What does borderline personality disorder look like?
Dr. Yeomans: Those with the disorder have extremely intense emotions that can shift rapidly from a negative, depressed state to an elated one, but with a predominance of negative feeling states. In this psychiatric illness, the extreme and intense mood swings often are precipitated by reactions to events (“trigger events”) that are disproportionate to the event and that someone else might take in stride. The illness is also characterized by rejection-sensitivity, chaotic relationships, and an overall difficulty in managing emotions.
For example, if a boyfriend or girlfriend does not return your call, instead of being annoyed and moving on, the combination of dejection and anger in a person with borderline personality disorder could possibly lead the person to cut their own wrists. Such destructive actions, usually of an impulsive nature, are a way of putting intense feelings, like rejection and anger, that you can’t tolerate, into action in an attempt to discharge the emotion rather than to continue to feel its intensity. The behavioral manifestations of intense emotions, in addition to self-cutting, include substance abuse, eating disorders, and sexual promiscuity — dramatic ways of behaving that stem from not being able to manage emotions.
In discussing disorders that involve changes in mood, it is important to make clear that not all depressed states indicate a psychiatric condition. If your spouse walks out on you or you lose a parent, it’s normal to feel depressed. In such cases, the depression may be an ongoing, terribly low, dejected mood but is appropriate to the circumstances. The borderline person demonstrates more reactivity to relatively minor events and demonstrates contradictory emotions that erupt over a short time.
How does borderline personality disorder affect relationships?
People with borderline personality disorder have relationships that can be chaotic and intense, veering between a desperate neediness for others to an intense anger or dismissal of others when feeling rejected, even in situations where the other person may in fact be neutral or even positive. Individuals with borderline personality disorder have difficulty accurately reading people’s emotions and trusting others. There is a difficulty with how the individual perceives others. Once, when a borderline patient told me a sad story that brought tears to my eyes, he became very angry because he was convinced that my tears, rather than an expression of empathy, were my way of mocking.
Where does the behavior stem from?
It comes from a combination of an emotionally charged temperament and the lack of a solid sense of self. Without a clear and coherent identity, the individual depends on what’s happening around them to determine what they feel and what they do.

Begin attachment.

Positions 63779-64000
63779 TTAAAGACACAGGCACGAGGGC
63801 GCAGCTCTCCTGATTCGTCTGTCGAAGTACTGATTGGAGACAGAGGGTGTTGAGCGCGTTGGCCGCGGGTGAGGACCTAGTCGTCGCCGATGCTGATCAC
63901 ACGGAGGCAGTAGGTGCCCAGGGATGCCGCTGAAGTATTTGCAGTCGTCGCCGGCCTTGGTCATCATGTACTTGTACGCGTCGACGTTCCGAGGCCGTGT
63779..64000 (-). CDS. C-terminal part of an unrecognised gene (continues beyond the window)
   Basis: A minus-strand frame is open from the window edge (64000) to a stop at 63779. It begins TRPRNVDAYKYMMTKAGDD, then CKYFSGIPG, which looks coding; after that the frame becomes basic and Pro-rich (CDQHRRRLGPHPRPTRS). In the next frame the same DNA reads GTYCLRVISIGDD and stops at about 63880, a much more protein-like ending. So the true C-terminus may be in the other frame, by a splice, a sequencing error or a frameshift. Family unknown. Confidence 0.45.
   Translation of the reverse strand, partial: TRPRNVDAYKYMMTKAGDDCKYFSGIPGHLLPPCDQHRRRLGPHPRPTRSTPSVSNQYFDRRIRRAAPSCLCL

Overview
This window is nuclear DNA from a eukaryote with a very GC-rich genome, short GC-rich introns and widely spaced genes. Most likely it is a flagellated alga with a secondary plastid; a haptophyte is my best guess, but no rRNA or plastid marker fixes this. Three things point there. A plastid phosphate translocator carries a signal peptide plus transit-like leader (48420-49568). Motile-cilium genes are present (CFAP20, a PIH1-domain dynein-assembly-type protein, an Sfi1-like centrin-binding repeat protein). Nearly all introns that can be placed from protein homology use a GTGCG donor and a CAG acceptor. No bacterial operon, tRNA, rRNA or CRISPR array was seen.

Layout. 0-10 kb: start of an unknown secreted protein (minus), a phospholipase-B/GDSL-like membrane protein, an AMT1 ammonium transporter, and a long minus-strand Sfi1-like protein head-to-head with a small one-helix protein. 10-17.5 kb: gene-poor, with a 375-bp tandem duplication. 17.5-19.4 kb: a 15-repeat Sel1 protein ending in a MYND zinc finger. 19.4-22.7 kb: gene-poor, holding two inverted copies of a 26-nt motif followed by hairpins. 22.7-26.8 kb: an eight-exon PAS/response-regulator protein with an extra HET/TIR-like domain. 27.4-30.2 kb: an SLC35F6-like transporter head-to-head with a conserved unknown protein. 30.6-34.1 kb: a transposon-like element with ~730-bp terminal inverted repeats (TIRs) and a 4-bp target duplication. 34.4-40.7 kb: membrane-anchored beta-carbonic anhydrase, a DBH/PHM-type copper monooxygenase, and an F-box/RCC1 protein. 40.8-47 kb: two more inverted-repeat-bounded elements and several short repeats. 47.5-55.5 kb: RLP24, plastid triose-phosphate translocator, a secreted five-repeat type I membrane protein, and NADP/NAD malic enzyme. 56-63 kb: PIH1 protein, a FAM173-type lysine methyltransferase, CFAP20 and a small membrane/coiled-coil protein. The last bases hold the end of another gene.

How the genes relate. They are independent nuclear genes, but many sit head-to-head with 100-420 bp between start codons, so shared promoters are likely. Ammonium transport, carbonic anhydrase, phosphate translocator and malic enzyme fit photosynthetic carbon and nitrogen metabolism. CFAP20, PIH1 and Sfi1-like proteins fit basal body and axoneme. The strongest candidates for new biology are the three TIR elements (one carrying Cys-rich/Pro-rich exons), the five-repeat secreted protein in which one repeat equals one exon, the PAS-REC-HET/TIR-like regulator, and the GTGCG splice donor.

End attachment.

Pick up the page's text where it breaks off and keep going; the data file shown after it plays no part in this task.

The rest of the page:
What is the cause of this disorder?
There is no single cause of borderline personality disorder, though studies suggest that certain traits, especially a temperament characterized by intense emotional reactions, stem to a large degree from genetics.
Developmental factors, including problems with emotional attunement between a developing child and caregivers, seem to play a role, as do physical or sexual abuse, or emotional neglect. However, it’s important to note that in cases with a history of trauma, the disorder seems to stem from a combination of temperament and trauma rather than trauma alone, since many people who have experienced trauma early in life do not go on to develop serious psychiatric illnesses.
How is borderline personality disorder treated?
There is no medication that successfully treats the condition, although they may help reduce some specific symptoms, such as intense anxiety. Evidence-based models of psychotherapy are the treatment of choice. Dialectical behavioral therapy operates from the assumption that those with borderline personality disorder lack skills necessary to tolerate intense emotions or thoughts.
Transference-focused psychotherapy emphasizes the observation and interpretation of patient behavior in the relationship with the therapist to help identify unrecognized or distorted internal emotional states that are activated in relations with others and then to integrate them into a more coherent sense of self that includes emotional balance.
Mentalization-based therapy similarly helps individuals recognize their mental states and be aware of them in their relations with others.
Good psychiatric management is based on a case management model that combines a focus on the environment of the patient, psychoeducation, supportive therapy, and possibly family therapy.